2013 J.G. Puterbaugh Chair in Medical Research, Oklahoma Medical Research Foundation, Oklahoma City, OK
Member, Scientific Advisory Committee, SLE Biomarkers Working Group (2004 to present)
Member, Scientific Advisory Committee, DeCide Clinical Trial, University of Chicago Medical School (2005 to present)
Member, SLEGEN Consortium Data Analysis Committee (2006 to present)
Adjunct Associate Professor, University of Oklahoma Health Sciences Center (2008 to present)
JoVE Editorial Board Member, Clinical and Translational Medicine (2014-present)
Member, Scientific Advisory Panel, The International Foundation for Autoimmune Arthritis (IFAA) (2014 to present)
Co-Chair, American College of Rheumatology Abstract Selection Committee, Genetics, Genomics and Proteomics category (2014 to present)
Standing Member, NIH Hypersensitivity, Autoimmune and Immune-mediated (HAI) Disease NIH Study Section (2015 to 2019)
Member, External Advisory Committee, The Medical University of South Caroline Clinical Resource Center (MUSC CRC) (2016 to present)
American Society of Hematology
American Society of Clinical Oncology
American Society of Human Genetics
American Association for Cancer Research
American College of Rheumatology
Henry Kunkel Society
Joined OMRF Scientific Staff in 2007
James JA, Chen H, Young KA, Bemis EA, Seifert J, Bourn RL, Deane KD, Demoruelle MK, Feser M, O'Dell JR, Weisman MH, Keating RM, Gaffney PM, Kelly JA, Langefeld CD, Harley JB, Robinson W, Hafler DA, O'Connor KC, Buckner J, Guthridge JM, Norris JM, Holers VM. Latent autoimmunity across disease-specific boundaries in at-risk first-degree relatives of SLE and RA patients. EBioMedicine, 2019 April, PMID: 30952617, PMCID: PMC6491794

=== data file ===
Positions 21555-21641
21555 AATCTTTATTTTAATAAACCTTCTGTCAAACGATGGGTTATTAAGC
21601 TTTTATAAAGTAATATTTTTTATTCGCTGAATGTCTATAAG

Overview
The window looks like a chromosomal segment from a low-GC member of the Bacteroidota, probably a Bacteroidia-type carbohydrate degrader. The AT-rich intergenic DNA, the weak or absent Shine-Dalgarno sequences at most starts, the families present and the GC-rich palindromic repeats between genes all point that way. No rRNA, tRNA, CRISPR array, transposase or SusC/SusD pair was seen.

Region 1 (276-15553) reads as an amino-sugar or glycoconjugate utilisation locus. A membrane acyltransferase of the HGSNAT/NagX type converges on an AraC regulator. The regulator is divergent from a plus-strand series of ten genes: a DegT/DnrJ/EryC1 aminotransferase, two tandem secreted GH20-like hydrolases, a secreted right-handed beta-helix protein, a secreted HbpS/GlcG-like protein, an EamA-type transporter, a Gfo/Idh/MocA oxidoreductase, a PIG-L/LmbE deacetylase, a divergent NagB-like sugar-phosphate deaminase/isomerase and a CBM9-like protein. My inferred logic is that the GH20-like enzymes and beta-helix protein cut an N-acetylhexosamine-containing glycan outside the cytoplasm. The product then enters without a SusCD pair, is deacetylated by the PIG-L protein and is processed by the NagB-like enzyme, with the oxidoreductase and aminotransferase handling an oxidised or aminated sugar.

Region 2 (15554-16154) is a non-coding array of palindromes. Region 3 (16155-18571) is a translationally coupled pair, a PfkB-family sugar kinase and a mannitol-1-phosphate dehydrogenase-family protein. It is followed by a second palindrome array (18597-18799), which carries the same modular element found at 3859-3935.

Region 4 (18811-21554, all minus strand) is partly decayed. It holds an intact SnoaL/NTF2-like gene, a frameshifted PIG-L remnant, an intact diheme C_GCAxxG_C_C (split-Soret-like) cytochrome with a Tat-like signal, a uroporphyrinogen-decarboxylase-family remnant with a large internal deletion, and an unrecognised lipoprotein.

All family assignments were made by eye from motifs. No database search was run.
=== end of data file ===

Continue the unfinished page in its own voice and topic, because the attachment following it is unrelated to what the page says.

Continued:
Kottyan LC, Maddox A, Braxton JR, Stucke EM, Mukkada V, Putnam PE, Abonia JP, Chehade M, Wood RA, Pesek RD, Vickery BP, Furuta GT, Dawson P, Sampson HA, Martin LJ, Kelly JA, Kimberly RP, Sivils K, Gaffney PM, Kaufman K, Harley JB, Rothenberg ME. Genetic variants at the 16p13 locus confer risk for eosinophilic esophagitis. Genes Immun 20:281-292, 2019 April, PMID: 29904099, PMCID: PMC6286696
Kondo Y, Fu J, Wang H, Hoover C, McDaniel JM, Street R, Patra D, Song J, Pollard L, Cathey S, Yago T, Wiley G, Macwana S, Guthridge J, McGee S, Li S, Griffin C, Furukawa K, James JA, Ruan C, McEver R, Wierenga KJ, Gaffney PM*, Xia L (*Co-senior author). Site-1 protease deficiency causes human skeletal dysplasia due to defective inter-organelle protein trafficking. JCI Insight. 2018 Jul 26;3(14):121596. PMID: 30046013 PMCID: PMC6124414
Pelikan RC, Kelly JA, Fu Y, Lareau CA, Tessneer KL, Wiley GB, Wiley MB, Glenn SB, Harley JB, Guthridge JM, James JA, Aryee MJ, Montgomery C, Gaffney PM. Enhancer histone-QTLs are enriched on autoimmune risk haplotypes and influence gene expression within chromatin networks. Nat Commun. 2018 Jul 25;9(1):2905. PMID: 30046115 PMCID: PMC30046115
Langefeld CD, et al. (Gaffney PM – author #107 of 108; corresponding author). Transancestral mapping and genetic load in systemic lupus erythematosus. Nat Commun. 2017 Jul 17;8:16021. PMID: 28714469 PMCID: PMC5520018
Graham RR, Cotsapas C, Davies L, Hackett R, Lessard CJ, Leon JM, Burtt NP, Guiducci C, Parkin M, Gates C, Plenge RM, Behrens TW, Wither JE, Rioux JD, Fortin PR, Graham DC, Wong AK, Vyse TJ, Daly MJ, Altshuler D, Moser KL, Gaffney PM. Genetic variants near TNFAIP3 on 6q23 are associated with systemic lupus erythematosus. Nat Genet. 2008 Sep;40(9):1059-61. PMID: 19165918 PMCID: PMC2772171